9 ATF 101 Ia 521 E.4, 12 December 1975; ATF 116 II 373 E. 7, 21 August 1990 and ATF 130 III 125 E.2.2, 9 December 2003.

10 ATF 128 III 234 E.4b, 1 February 2002.

11 ATF 133 III 235 E 5.2, 22 March 2007.

12 [2009] NJA 128.

13 363 US 598 (US S Ct 1960). Further, under the FAA an arbitral award may be vacated only upon a showing of (1) corruption, fraud, or undue means, (2) partiality of an arbitrator, (3) misconduct or misbehavior of an arbitrator, or (4) “where the arbitrators exceeded their powers, or so imperfectly executed them that a mutual, final, and definite award upon the subject matter submitted was not made.”  The fact that an arbitrator “got it wrong” is not one of the enumerated bases for overturning an award.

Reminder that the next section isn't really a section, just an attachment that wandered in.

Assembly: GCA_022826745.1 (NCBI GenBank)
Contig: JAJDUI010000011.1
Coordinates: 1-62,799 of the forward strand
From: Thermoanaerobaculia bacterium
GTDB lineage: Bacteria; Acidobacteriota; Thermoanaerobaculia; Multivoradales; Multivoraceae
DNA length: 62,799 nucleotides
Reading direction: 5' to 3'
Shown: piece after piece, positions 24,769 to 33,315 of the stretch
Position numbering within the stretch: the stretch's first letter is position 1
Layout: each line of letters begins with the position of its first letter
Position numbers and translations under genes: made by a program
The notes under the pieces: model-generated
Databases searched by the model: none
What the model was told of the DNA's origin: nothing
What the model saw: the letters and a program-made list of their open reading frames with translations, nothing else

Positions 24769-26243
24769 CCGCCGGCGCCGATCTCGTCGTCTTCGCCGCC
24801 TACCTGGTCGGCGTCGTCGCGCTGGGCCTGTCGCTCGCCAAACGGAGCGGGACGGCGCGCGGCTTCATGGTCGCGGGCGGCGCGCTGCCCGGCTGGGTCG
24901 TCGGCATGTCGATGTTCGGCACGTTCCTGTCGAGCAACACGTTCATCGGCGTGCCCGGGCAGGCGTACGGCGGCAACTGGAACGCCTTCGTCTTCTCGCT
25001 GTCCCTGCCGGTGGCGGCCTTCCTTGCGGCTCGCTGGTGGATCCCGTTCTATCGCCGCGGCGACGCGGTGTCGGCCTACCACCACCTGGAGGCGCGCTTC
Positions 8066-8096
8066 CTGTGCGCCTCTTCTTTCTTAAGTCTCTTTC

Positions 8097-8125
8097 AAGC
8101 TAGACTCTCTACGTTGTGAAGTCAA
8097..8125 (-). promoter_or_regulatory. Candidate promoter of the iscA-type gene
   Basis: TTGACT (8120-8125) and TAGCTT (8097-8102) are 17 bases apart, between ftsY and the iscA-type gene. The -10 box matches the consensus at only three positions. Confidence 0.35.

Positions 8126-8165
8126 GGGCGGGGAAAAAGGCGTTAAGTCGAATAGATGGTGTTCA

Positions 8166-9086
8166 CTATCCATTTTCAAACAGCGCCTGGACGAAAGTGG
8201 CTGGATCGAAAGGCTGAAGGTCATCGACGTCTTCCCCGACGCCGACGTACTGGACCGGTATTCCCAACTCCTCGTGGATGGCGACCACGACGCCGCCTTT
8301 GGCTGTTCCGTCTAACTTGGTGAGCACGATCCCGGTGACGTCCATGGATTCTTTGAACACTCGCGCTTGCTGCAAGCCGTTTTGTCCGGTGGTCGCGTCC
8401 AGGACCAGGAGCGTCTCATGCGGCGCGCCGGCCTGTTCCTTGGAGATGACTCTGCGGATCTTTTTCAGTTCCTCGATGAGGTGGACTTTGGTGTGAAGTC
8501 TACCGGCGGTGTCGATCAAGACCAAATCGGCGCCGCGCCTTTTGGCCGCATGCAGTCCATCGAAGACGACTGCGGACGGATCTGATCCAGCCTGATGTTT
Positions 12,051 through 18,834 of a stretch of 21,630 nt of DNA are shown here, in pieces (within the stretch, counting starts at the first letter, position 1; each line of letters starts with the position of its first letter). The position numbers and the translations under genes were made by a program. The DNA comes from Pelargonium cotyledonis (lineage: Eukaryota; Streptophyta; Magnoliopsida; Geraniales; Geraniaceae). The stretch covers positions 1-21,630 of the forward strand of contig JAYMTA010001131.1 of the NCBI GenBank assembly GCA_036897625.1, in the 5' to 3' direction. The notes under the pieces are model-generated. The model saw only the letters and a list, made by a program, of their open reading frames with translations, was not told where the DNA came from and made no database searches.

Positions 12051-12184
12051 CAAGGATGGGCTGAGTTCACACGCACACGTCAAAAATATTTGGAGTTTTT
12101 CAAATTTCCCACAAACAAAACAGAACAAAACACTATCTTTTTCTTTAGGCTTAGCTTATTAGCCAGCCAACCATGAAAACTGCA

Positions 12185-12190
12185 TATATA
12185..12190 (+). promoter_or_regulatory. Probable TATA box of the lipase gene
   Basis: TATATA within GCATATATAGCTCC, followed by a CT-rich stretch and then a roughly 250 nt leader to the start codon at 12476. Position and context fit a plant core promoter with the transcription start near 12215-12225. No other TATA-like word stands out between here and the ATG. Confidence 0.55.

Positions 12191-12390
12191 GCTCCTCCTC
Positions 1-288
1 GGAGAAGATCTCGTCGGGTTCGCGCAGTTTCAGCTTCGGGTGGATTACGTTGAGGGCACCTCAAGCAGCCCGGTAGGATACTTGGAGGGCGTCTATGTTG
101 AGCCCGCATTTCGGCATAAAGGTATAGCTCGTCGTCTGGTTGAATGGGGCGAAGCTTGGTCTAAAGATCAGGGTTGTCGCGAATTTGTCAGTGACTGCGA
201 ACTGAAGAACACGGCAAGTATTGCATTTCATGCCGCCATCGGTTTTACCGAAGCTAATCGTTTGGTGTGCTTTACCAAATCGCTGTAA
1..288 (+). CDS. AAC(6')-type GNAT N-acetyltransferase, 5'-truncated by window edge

14 Leeward Constr. Co. Ltd. v. Am. Univ. of Antigua – Coll. of Med., 826 F.3d 634, 640 (2d Cir. 2016).

The content of this article is intended to provide a general guide to the subject matter. Specialist advice should be sought about your specific circumstances.